Discover the power of React's useEffect() hook for managing side effects efficiently. Learn its usage for data fetching, event handling & more.byHasanul Haque Banna

React useEffect() Hook: A Simple Guide to Usage and Benefits

Hello, fellow readers! React, the popular JavaScript library for building user interfaces offers a wide array of tools and features to make web development more efficient and enjoyable. One of the essential hooks in React is the useEffect() hook, which allows developers to manage side effects in their applications.

The useEffect() hook in React is used to perform side effects in functional components. It allows you to run code in response to certain conditions or events, such as when the component mounts or when a specific variable changes. In this article, we'll explore the basic usage of the useEffect() hook and discuss when and how to use it effectively.

Understanding the useEffect() Hook

The useEffect() hook is part of the React Hooks API, introduced in React 16.8. It is designed to handle side effects in functional components. Side effects refer to operations that occur outside the standard component rendering process, such as data fetching, DOM manipulation, and subscriptions.

The useEffect() hook takes two arguments: a function and an optional dependency array. The function is executed after every render, and its purpose is to perform the desired side effects. The optional dependency array contains variables that the effect depends on, ensuring that the effect runs only when these dependencies change.

Basic Usage

To get started with the useEffect() hook, you need to import it from the 'React' library. Here's a simple example of how to use it:

import React, { useEffect, useState } from 'react';

function MyComponent() {
  const [count, setCount] = useState(0);

  useEffect(() => {
    document.title = `Count: ${count}`;
  }, [count]);

  return (
      <p>Count: {count}</p>
      <button onClick={() => setCount(count + 1)}>Increment</button>

In this example, we have a functional component MyComponent that manages a count variable using the useState hook. We use the useEffect() hook to update the document title with the current count value, and we specify the dependency array as [count]. This means that the effect will run whenever the count variable changes.

When to use useEffect():

Here are some scenarios when you may want to use the useEffect() hook:

Data fetching: You can use useEffect() to fetch data from an API when the component mounts and update the component state accordingly.

Subscribing to events: useEffect() can be used to subscribe to events, such as keyboard or mouse events, and perform actions in response to those events.

Updating document title: You can use useEffect() to update the document title dynamically based on the component state or props.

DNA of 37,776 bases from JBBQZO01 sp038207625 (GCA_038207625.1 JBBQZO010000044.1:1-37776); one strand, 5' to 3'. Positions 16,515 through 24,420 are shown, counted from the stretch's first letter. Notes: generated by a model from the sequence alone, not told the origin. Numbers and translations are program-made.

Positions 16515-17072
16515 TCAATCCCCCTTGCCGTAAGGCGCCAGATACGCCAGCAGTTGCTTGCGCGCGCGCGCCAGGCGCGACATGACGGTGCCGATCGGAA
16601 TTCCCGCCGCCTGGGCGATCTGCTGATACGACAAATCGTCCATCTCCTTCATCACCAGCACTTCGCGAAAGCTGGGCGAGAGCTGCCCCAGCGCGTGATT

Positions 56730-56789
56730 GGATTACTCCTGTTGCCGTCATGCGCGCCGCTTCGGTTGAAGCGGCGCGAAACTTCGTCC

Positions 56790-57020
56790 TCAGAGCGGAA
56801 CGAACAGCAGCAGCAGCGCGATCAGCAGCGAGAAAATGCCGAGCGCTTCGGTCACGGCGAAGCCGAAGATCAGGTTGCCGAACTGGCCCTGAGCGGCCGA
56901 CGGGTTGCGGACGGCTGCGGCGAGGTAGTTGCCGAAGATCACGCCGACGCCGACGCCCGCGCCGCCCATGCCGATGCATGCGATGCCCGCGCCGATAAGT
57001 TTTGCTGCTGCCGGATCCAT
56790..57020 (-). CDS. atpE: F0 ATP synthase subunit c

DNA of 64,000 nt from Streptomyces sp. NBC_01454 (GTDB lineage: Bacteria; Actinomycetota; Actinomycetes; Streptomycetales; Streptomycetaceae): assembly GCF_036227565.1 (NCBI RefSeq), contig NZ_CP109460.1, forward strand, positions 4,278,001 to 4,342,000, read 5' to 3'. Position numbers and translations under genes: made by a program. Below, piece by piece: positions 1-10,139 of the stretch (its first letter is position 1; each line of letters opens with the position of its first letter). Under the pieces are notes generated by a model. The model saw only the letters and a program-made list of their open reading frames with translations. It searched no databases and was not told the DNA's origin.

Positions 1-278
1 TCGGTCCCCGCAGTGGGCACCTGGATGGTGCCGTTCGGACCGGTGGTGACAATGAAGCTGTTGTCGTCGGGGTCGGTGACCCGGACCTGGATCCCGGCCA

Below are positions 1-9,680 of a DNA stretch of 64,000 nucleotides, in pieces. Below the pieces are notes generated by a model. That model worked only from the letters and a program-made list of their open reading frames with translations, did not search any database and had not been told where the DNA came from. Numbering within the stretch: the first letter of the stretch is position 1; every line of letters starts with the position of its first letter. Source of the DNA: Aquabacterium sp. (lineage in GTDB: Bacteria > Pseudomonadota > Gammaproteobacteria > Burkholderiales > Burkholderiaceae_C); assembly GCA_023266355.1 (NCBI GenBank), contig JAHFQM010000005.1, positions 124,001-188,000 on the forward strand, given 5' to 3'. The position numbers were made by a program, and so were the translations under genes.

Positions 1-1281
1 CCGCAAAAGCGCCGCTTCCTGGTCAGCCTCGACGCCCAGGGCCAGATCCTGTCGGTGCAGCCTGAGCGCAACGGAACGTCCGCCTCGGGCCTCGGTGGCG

Cleaning up resources: If your component uses any external resources, such as timers or subscriptions, you can clean them up using the cleanup function returned by useEffect().

How to use useEffect():

The useEffect() hook takes two arguments: a function that represents the side effect code and an optional array of dependencies.

The side effect function is executed after the component renders. It can perform any asynchronous or synchronous operations you need.

The dependencies array specifies the variables that the effect depends on. If any of these variables change, the effect will be re-executed. If the array is empty, the effect will only run once (on mount) and clean up on unmount.

Here's an example that demonstrates using the useEffect() hook with a dependency array:

import React, { useEffect, useState } from 'react';

function MyComponent({ userId }) {
  const [user, setUser] = useState(null);

  useEffect(() => {
    // Fetch user data from API based on userId
      .then(response => response.json())
      .then(data => setUser(data));

    // Cleanup code (optional)
    return () => {
      // Cancel any pending requests or cleanup resources
  }, [userId]); // Specify userId as the dependency

  // ...

In this example, the useEffect() hook will fetch user data whenever the userId prop changes. The function returned by useEffect() will cancel any pending requests or clean up resources when the component unmounts or when userId changes.

I hope this helps you understand the basic usage, when, and how to use the useEffect() hook in React! Let me know if you have any further questions.


The useEffect() hook is a fundamental tool in React for managing side effects in functional components. By understanding its basic usage and following best practices, you can use it effectively in your projects. Whether you're fetching data, manipulating the DOM, managing subscriptions, or cleaning up resources, the useEffect() hook empowers you to build powerful and responsive web applications in React.